"I recently read Saleem Haddad’s debut novel, Guapa, about a young gay Muslim man in an unnamed Arab city. The title is the name of the queer bar where the characters go to dance and hang out and be themselves. It’s a smart, thrilling book about the fault line between the personal and the political. It’s also an example of how fiction can tell stories that illuminate current events and the larger world. I’m now reading Ruth Franklin’s Shirley Jackson: A Rather Haunted Life (which has the best the subtitle of the year). Franklin is as smart as her subject and writes with a similar glint in her eye. This is the biography Jackson deserves. And then two books I want to read again: Known and Strange Things, the first book of non-fiction by the one and only Teju Cole; and Behold the Dreamers, a debut novel by the Cameroonian-American writer, Imbolo Mbue. I edited both before I left my job at Random House last year. I’ve been thinking about both writers this summer and look forward to holding their finished books and returning to their minds and words."--David Ebershoff, The Danish Girl (Penguin)

"I just finished reading a galley of Brit Bennett’s The Mothers, which was wonderful—warm and tender and necessary. I also recently read Night Sky with Exit Wounds, Ocean Vuong’s stunning collection of poetry."--Yaa Gyasi, Homegoing (Knopf)

"I’m reading, yet again, Goncharov’s great Oblomov  (“I am in rapture over Oblomov and keep reading it.” – Tolstoy); reading through the 20 novels by Wilkie Collins for a piece I’m writing; starting The Day of Judgment by Salvatore Satta (“That now improbable gift, for which one cannot be too thankful: a great European novel” – Susan Sontag); inching toward the bound galleys of Jonathan Safran Foer’s new novel, Here I Am; and inclining toward Nancy Isenberg’s White Trash." --Robert Gottlieb, Avid Reader: A Life (Farrar, Straus and Giroux)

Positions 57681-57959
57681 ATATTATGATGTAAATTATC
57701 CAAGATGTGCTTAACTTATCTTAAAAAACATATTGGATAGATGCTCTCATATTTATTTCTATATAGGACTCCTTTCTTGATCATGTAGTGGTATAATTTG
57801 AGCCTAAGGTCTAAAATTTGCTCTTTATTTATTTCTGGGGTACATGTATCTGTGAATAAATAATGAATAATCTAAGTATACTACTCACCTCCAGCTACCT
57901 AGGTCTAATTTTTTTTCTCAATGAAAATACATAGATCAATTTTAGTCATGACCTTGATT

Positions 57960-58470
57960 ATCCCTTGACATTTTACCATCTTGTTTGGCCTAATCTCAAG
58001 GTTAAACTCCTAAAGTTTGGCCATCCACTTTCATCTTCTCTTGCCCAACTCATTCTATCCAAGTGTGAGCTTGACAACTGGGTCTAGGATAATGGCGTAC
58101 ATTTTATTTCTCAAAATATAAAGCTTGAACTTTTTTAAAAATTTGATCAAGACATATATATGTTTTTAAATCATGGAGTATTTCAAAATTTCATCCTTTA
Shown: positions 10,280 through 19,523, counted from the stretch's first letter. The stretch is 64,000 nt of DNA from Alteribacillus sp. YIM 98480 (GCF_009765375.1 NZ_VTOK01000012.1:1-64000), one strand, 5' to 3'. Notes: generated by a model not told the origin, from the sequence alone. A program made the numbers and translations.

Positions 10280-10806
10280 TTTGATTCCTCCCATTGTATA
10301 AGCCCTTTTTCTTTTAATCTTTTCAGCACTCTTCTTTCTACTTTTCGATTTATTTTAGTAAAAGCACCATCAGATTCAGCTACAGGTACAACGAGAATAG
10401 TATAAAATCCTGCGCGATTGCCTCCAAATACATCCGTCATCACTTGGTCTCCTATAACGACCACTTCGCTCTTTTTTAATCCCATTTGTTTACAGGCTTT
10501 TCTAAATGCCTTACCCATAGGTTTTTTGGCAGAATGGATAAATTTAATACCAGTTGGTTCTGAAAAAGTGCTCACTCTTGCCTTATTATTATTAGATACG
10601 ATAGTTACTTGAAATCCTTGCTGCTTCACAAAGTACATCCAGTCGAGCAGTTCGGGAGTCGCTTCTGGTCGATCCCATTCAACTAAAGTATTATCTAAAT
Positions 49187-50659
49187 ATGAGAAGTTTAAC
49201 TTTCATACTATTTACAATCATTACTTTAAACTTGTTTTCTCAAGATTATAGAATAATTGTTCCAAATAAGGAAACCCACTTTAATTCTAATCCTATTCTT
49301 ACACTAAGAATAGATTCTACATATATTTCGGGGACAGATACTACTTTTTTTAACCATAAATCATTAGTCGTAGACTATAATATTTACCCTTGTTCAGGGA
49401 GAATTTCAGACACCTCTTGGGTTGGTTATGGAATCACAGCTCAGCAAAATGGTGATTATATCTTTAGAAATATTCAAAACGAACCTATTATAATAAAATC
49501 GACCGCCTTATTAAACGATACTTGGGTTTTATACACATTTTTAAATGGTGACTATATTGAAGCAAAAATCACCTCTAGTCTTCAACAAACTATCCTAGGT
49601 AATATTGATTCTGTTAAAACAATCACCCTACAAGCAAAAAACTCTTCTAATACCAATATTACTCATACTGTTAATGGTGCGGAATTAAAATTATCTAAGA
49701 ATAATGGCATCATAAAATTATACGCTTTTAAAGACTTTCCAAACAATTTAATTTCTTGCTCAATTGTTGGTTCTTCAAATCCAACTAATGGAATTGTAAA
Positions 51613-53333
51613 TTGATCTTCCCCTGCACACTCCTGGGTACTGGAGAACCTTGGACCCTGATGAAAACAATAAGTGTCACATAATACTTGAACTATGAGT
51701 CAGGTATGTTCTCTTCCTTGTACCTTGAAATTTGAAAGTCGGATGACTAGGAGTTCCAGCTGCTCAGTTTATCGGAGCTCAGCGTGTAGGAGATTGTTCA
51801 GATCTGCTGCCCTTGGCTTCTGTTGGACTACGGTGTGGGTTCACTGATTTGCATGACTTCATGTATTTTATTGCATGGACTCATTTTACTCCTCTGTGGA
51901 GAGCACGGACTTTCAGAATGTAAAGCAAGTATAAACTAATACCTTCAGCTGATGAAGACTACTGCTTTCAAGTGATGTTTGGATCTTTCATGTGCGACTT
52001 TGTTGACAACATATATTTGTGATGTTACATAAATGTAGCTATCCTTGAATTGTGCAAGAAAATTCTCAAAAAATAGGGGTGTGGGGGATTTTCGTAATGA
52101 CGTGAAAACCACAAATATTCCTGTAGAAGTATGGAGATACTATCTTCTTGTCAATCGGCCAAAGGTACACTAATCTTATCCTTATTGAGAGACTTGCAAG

"I'm looking forward to reading Drinking Mare's Milk On The Roof Of The World, a collection of travel essays by my peripatetic friend and Los Angeles Review of Books founder, Tom Lutz. My crime eyes are on Ghettoside by L.A. Times reporter Jill Leovy. I'll be reading The Visiting Privilege by Joy Williams, because I have waited too long to dig into her work (and I hear it's funny). And since I like to read a classic over the summer, this is the place to announce the following: the time during which I have not read The Good Soldier by Ford Maddox